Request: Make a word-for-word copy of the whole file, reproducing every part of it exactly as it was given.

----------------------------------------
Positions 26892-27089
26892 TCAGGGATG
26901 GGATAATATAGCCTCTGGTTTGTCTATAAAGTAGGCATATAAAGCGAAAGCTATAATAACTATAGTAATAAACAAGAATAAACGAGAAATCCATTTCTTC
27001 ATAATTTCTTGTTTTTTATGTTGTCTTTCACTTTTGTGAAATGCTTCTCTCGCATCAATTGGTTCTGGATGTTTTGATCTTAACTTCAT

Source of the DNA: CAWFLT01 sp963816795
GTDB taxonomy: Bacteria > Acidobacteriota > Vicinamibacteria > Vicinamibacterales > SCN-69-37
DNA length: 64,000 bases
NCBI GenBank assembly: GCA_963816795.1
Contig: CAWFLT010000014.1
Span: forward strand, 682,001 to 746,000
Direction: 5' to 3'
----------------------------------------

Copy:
Positions 26892-27089
26892 TCAGGGATG
26901 GGATAATATAGCCTCTGGTTTGTCTATAAAGTAGGCATATAAAGCGAAAGCTATAATAACTATAGTAATAAACAAGAATAAACGAGAAATCCATTTCTTC
27001 ATAATTTCTTGTTTTTTATGTTGTCTTTCACTTTTGTGAAATGCTTCTCTCGCATCAATTGGTTCTGGATGTTTTGATCTTAACTTCAT

Source of the DNA: CAWFLT01 sp963816795
GTDB taxonomy: Bacteria > Acidobacteriota > Vicinamibacteria > Vicinamibacterales > SCN-69-37
DNA length: 64,000 bases
NCBI GenBank assembly: GCA_963816795.1
Contig: CAWFLT010000014.1
Span: forward strand, 682,001 to 746,000
Direction: 5' to 3'